What Happens to Babies or Toddlers who die?

We need to remember that all people are born as sinners (Psalm 51:5; Romans 3:23; 5:12) and that no one is righteous before a holy God (Roman 3:10-11). All people deserve eternal “death” or separation from God forever because of their sin (Romans 6:23; Revelation 20:15). In addition, the only requirement for deliverance from eternal death and condemnation is belief in Jesus (John 3:16-18, 36). 

With these truths in mind, what does the Bible say about babies or children who die in infancy? Will they go to heaven or hell? 

1. The very nature of God prevents Him from being unfair. He will always do what is right and fair in His judgment (Genesis 18:25; Psalm 7:11; 9:18; I Peter 1:17). 

2. God is also love (I John 4:7-8). As a loving Creator He “desires all people to be saved” and has made provision for them through His Son’s death on the cross (I Timothy 2:3-6; cf. 2 Peter 3:9).  All people are savable because Christ “gave Himself as a ransom for all” (I Timothy 2:6; cf. I John 2:2).

3. Nowhere in the Bible does it say a person who is not old enough to believe in Jesus will go to hell. Because God is just and gracious (Psalm 9:8; John 1:14), He will not punish someone who is incapable of believing in Christ because of a lack of mental development (whether through immaturity or mental impairment). 

4. Young children are very valuable to Jesus. They have a special place of love and respect from Jesus. Jesus said, “Take heed that you do not despise one of these little ones, for I say to you that in heaven their angels always see the face of My Father who is in heaven”(Matthew 18:10). Little children are very valuable to God as demonstrated by how close their guardian angels stand to the throne of God. Christ also said, “It is not the will of your Father who is in heaven that one of these little ones should perish”(Matthew 18:14). God the Father does not want any little child to perish forever in hell. In the context (18:6) Jesus is speaking of “little”children who are old enough to believe in Him. We also see Jesus’ concern for little children in Matthew 19:13-15: “Then little children were brought to Him that He might put His hands on them and pray, but the disciples rebuked them. But Jesus said, ‘Let the little children come to Me, and do not forbid them; for of such is the kingdom of heaven.’ And He laid His hands on them and departed from there.” Jesus rebukes those who forbid little children from coming to Him. He says not to forbid little children from coming to Him because “the kingdom of heaven” is occupied by those who possess childlike faith in Jesus.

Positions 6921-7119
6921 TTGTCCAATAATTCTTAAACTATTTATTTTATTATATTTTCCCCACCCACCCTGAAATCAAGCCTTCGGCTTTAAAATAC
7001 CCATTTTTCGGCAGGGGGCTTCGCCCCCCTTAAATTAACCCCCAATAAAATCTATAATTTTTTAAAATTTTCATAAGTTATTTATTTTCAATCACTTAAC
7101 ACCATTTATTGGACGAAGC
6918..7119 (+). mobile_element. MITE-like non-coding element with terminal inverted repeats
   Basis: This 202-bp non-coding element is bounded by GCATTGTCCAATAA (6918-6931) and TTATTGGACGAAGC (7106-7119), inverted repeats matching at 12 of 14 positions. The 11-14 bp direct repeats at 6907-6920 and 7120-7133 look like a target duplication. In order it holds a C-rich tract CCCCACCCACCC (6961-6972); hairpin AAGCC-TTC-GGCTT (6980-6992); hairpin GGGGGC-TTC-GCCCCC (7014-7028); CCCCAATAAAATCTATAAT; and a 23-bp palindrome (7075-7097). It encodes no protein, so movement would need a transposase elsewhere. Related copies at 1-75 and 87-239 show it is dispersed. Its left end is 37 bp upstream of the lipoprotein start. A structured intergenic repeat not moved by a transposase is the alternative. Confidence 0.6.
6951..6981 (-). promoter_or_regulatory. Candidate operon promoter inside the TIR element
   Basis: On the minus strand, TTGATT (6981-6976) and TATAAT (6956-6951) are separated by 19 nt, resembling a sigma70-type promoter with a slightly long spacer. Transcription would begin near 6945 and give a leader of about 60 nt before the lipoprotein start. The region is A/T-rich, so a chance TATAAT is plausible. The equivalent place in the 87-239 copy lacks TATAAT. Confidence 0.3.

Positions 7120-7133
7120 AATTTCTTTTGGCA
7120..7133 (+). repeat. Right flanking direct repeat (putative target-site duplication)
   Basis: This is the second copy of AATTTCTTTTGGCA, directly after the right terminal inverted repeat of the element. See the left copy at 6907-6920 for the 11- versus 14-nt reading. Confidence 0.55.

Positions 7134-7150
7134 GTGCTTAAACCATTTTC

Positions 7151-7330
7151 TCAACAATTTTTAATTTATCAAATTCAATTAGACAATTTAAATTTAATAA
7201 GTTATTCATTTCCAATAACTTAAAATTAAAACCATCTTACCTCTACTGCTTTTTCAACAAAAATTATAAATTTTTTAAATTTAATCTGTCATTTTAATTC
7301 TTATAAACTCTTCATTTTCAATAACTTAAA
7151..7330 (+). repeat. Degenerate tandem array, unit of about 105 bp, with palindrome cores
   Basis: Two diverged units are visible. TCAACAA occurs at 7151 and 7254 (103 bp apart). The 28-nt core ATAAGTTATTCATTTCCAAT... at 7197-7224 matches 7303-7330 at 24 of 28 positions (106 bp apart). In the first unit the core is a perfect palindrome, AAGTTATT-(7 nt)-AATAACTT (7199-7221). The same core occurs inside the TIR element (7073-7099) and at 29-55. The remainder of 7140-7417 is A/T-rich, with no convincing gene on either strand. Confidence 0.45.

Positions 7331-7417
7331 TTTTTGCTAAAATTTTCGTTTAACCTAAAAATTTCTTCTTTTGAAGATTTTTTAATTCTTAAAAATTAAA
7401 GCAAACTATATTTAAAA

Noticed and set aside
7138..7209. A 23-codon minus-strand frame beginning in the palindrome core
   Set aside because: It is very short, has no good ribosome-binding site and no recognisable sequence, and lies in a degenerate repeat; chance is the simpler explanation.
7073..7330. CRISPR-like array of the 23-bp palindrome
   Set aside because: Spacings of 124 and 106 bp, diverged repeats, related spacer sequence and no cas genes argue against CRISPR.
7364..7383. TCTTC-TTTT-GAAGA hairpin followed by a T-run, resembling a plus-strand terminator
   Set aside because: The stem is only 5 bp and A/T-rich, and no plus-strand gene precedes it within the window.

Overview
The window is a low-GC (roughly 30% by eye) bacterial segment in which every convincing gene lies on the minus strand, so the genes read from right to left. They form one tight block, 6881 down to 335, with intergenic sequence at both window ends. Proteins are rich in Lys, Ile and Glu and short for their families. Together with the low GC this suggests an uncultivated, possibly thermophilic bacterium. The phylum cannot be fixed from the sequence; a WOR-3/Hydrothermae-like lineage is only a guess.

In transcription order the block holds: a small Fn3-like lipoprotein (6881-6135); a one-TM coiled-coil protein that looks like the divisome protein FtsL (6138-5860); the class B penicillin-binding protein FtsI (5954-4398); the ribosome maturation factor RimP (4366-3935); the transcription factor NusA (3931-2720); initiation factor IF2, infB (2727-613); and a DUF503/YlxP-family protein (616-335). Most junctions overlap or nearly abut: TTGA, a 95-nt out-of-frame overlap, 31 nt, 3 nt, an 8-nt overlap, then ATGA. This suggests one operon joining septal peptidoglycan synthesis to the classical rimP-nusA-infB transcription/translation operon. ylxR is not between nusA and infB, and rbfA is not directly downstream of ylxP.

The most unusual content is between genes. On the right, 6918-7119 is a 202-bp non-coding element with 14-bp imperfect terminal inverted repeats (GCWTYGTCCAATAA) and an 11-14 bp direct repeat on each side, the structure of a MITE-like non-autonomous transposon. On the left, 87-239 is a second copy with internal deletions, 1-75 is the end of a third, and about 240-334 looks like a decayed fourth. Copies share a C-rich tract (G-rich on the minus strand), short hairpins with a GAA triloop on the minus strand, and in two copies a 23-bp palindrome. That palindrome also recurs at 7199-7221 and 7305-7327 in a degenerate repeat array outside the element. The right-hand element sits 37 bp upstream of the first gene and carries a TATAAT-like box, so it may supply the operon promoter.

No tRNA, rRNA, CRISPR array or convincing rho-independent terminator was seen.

5. The Bible does seem to teach that a baby who dies in infancy will go to heaven (2 Samuel 12:22-23). In the context of this passage, King David committed adultery with Bathsheba.  The prophet Nathan boldly confronts David about his adultery and tells him that the child that Bathsheba has conceived will die.  As a result of the confrontation, David confesses his sin, puts on sackcloth and ashes, fasts, and grieves the fact that he will lose his child.  When David receives news that the child has died, he quits grieving and fasting and changes his clothing.  The prophet Nathan comes to David and asks him why he quit mourning the loss of his son. David replies, “While the child was alive, I fasted and wept; for I said, ‘Who can tell whether the Lord will be gracious to me, that the child may live?’  But now he is dead; why should I fast? Can I bring him back again? I shall go to him, but he shall not return to me.”(2 Sam. 12:22-23).  David is confident that the child went to heaven since David says, “I shall go to him, but he shall not return to me”; and other verses indicate that David went to heaven (Psalm 16:10-11; Romans 4:5-8; Hebrews 11:32-33).

Conclusion:While I cannot be dogmatic here, I do believe that infants or toddlers who die before they are old enough to believe in Jesus will go to heaven because: